With Bypass filter activated, the Sub will not go through the Analog filter section. This is great for when you want to filter and modulate the regular oscillators but keep the sub-bass stable. If deactivated, the Sub will go through the Analog filter section just like oscillators 1 & 2.
Analog filter section
In the Analog filter section, you can shape the timbre of the synth by filtering away certain frequencies.
There are five different types of filters to choose from: Low-pass, High-pass, Peak, Notch, and Bandpass. These filter types will cut the frequencies differently in relation to the Cutoff.
- Low-pass lets the frequencies lower than the Cutoff pass through while cutting the higher frequencies
- High-pass lets the frequencies higher than the Cutoff pass through while cutting the lower frequencies
- Peak boosts the frequencies around the Cutoff
- Notch cuts the frequencies around the Cutoff
- Bandpass lets the frequencies around the Cutoff pass through while cutting the higher and lower frequencies
Cutoff is the frequency point that you can move up or down. This will change the tone and timbre in various ways depending on the filter Type.
Res is the resonance of the filter. Turn it up to increase the emphasis around the Cutoff point. This creates a ringing, whistling, or vocal quality. It also brings down the cut frequencies even more.
If you Drive the filter with more gain, you get a more distorted and aggressive sound.
LFO stands for a “low-frequency oscillator”. Unlike regular oscillators, an LFO doesn’t produce any sound but instead modulates other parameters with its waveform. In the Wub machine, it can automate the filter Cutoff and the volume of the Sub.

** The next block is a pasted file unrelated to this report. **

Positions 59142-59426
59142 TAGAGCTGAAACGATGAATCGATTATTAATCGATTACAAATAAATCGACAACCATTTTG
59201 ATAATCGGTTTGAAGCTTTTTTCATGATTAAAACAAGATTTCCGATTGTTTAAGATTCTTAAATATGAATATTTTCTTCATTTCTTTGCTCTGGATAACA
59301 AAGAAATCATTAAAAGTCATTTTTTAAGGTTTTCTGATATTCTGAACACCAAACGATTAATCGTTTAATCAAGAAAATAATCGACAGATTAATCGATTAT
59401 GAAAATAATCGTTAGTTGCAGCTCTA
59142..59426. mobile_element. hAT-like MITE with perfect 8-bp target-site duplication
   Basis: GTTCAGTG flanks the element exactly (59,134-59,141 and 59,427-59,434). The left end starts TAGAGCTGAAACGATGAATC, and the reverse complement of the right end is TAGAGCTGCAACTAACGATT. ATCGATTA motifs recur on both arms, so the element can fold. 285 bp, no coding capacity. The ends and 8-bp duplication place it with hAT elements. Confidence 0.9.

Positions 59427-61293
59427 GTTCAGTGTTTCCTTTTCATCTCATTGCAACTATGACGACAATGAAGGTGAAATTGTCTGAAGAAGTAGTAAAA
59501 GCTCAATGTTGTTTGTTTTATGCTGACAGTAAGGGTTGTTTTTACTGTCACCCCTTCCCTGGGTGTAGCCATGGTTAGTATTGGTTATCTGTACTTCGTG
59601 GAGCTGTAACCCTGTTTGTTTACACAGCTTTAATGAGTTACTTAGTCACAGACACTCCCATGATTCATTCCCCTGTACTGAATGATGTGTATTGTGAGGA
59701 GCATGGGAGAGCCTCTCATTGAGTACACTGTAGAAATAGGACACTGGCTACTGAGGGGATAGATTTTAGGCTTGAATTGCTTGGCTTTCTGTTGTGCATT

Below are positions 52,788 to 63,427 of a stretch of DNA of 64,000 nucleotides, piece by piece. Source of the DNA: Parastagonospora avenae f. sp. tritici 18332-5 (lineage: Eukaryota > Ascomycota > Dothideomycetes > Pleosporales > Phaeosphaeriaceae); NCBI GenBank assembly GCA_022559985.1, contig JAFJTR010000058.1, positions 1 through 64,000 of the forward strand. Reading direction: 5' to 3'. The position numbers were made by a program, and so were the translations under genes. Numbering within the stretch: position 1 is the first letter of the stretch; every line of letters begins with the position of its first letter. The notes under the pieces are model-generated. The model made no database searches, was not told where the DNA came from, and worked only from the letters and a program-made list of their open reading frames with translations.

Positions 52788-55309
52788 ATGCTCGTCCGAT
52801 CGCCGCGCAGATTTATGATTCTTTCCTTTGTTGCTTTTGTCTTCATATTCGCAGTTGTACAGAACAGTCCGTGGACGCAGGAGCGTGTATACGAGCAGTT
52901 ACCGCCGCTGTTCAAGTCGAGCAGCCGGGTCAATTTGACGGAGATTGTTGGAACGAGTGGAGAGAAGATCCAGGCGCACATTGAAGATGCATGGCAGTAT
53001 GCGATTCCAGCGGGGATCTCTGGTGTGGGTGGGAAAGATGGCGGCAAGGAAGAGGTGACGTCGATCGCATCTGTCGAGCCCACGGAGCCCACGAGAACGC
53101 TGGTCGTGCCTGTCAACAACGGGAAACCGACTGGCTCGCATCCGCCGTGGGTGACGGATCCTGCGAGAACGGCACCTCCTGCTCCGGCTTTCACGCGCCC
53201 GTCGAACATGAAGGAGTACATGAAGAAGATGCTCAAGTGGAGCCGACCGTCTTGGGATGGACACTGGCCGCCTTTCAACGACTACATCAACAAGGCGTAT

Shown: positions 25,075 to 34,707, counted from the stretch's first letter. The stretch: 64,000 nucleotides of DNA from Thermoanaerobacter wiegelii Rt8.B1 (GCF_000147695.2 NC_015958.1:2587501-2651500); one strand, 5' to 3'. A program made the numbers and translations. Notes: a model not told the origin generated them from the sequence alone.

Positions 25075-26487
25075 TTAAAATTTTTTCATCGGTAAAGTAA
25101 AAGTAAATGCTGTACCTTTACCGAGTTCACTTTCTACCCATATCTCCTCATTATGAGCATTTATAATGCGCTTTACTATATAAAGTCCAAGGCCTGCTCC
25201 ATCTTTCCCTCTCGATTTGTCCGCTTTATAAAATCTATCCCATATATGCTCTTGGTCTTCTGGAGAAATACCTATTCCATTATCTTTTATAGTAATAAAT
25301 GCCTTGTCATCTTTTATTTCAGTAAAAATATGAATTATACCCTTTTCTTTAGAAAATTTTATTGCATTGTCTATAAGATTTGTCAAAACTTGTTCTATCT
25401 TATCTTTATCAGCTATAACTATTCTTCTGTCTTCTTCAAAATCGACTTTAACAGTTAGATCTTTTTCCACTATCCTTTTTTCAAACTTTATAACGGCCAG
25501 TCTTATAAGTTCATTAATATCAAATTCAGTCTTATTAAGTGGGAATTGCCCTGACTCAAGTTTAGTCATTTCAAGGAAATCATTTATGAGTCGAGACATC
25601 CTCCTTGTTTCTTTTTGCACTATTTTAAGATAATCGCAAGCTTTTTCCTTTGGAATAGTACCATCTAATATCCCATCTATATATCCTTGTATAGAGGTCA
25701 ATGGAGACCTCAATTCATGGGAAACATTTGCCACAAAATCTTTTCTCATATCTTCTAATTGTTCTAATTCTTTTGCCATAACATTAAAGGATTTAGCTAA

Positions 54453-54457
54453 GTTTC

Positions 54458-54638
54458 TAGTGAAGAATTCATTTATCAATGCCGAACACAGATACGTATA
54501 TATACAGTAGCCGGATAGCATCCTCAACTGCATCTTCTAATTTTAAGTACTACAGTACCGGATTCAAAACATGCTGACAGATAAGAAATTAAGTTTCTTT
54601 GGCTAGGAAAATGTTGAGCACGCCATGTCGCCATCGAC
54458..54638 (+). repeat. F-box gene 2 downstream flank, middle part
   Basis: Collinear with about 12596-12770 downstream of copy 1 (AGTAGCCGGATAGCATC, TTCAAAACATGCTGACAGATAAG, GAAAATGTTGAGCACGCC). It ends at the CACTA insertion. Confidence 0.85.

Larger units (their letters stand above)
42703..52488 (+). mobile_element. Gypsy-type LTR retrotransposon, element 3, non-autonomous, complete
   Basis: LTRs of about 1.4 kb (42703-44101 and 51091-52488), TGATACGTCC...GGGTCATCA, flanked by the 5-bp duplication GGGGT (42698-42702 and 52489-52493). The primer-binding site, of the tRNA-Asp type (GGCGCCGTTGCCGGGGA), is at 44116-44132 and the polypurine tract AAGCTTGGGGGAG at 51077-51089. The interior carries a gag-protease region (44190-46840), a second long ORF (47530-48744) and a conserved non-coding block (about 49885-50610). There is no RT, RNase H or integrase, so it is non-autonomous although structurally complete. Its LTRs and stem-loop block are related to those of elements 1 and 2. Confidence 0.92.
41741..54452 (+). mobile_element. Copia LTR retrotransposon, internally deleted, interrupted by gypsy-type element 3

Type is the waveform shape of the LFO. There are five types: Sine, Triangle, Sawtooth (negative ramp), Sawtooth (positive ramp), and Square. This controls the movement of the modulation.
Speed sets the speed of the LFO. Set it low for a slow modulation and set it high for a fast fluttering modulation.
Depth controls how much the LFO should affect the movement of the Cutoff.
Phase adjusts the starting position of the LFO waveform.
Turning up Key tracking will set the speed of the LFO to your keyboard. The LFO will be faster for higher notes and slower for lower notes.
With Retrigger activated, The LFO will restart with every new note.
With Loop activated, the LFO will be looped and continue uninterruptedly. If deactivated it will only go through the waveform once similar to an envelope.
M.S.L. / Filth / Unison
M.S.L. is a limiter, that simply put, “makes shit louder”. Turn it up to make the synth sound more aggressive and in-your-face.
Filth is a bit-crusher which adds a lo-fi quality to the sound. Activate it and turn up the Amount to increase the effect. This works great for chiptune or other instruments inspired by 8-bit video games.
Unison makes the synth fatter and thicker by adding more voices and detuning them away from each other. Activate it, control the number of voices with Count and turn up the Amount to detune them more.